Spinach Stuffed Chicken Breasts
- 6 skinless, boneless chicken breast halves (1 1/2 pounds)
- Black pepper
- 1/4 cup finely chopped shallots
- 1 clove garlic, minced
- 2 teaspoons olive oil
- Half a 10-ounce package frozen chopped spinach, thawed and well drained
- 3 tablespoons pine nuts or walnuts, toasted
- 3/4 cup shredded mozzarella cheese (3 ounces)
- 1/4 cup Italian seasoned bread crumbs
- 1/4 cup grated Parmesan cheese
- 1 tablespoon olive oil
Place 1 chicken breast half between 2 pieces of plastic wrap. Pound lightly with the flat side of a meat mallet into a rectangle about 1/8 inch thick. Remove plastic wrap. Season with salt and pepper. Repeat with all the chicken breasts.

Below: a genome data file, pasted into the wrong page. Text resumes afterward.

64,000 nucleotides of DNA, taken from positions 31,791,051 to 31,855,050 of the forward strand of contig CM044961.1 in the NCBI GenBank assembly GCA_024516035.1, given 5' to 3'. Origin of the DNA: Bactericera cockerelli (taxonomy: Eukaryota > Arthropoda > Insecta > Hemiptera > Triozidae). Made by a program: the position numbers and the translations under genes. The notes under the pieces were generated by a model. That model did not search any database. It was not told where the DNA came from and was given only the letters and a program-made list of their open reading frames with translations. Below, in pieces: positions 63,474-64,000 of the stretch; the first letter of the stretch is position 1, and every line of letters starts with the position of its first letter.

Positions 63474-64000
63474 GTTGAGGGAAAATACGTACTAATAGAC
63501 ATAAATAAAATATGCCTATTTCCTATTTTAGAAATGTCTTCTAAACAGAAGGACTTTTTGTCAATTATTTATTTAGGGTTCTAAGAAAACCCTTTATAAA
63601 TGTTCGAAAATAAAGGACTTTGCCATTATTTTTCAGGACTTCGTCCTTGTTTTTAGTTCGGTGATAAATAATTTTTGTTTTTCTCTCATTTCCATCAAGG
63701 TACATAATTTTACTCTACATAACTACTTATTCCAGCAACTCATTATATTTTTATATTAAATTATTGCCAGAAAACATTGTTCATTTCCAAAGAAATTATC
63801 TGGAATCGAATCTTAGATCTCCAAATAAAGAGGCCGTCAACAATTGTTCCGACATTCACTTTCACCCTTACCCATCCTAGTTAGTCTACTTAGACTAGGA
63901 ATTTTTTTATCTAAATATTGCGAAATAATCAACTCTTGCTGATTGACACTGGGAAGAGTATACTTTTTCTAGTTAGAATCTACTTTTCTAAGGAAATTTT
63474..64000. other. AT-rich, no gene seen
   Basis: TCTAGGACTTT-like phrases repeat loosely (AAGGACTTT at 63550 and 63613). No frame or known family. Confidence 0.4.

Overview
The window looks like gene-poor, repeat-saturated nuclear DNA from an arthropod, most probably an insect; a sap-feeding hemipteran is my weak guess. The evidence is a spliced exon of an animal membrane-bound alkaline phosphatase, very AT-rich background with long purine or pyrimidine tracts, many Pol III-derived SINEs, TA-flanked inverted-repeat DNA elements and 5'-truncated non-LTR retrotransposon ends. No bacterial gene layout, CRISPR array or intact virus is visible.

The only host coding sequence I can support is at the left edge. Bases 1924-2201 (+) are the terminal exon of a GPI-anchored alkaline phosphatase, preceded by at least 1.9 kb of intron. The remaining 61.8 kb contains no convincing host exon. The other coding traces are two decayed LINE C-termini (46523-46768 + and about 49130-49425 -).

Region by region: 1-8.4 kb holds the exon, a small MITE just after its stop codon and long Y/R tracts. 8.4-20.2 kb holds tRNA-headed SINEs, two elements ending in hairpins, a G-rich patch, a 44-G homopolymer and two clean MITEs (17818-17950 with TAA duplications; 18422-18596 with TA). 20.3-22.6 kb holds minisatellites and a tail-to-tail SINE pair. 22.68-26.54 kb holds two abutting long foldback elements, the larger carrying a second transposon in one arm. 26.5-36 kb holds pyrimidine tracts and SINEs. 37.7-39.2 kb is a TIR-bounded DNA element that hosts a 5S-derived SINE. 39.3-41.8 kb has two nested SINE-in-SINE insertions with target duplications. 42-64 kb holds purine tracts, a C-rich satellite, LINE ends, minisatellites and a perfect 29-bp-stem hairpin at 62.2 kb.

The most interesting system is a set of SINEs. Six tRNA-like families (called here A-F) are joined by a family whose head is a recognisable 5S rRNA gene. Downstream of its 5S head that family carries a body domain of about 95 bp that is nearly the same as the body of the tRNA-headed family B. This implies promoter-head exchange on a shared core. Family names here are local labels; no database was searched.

For the filling: in a medium skillet cook shallots and garlic in the 2 teaspoons hot oil until tender. Remove from heat; stir in spinach, nuts and mozzarella. In a shallow bowl combine bread crumbs and Parmesan cheese.
Place 2 to 3 tablespoons of filling on each chicken breast. Fold in the bottom and sides; then roll up. Secure with wooden toothpicks.
Lightly brush each roll with the 1 tablespoon olive oil; coat with bread crumb mixture. Place rolls seam side down in a shallow baking pan.
Bake, uncovered, in a 400 degrees F. oven about 25 minutes or until chicken is no longer pink and registers 165 degrees F on a meat thermometer.
Let rolls rest, covered with foil, for 5 minutes. Remove toothpicks before serving. Makes 6 chicken rolls.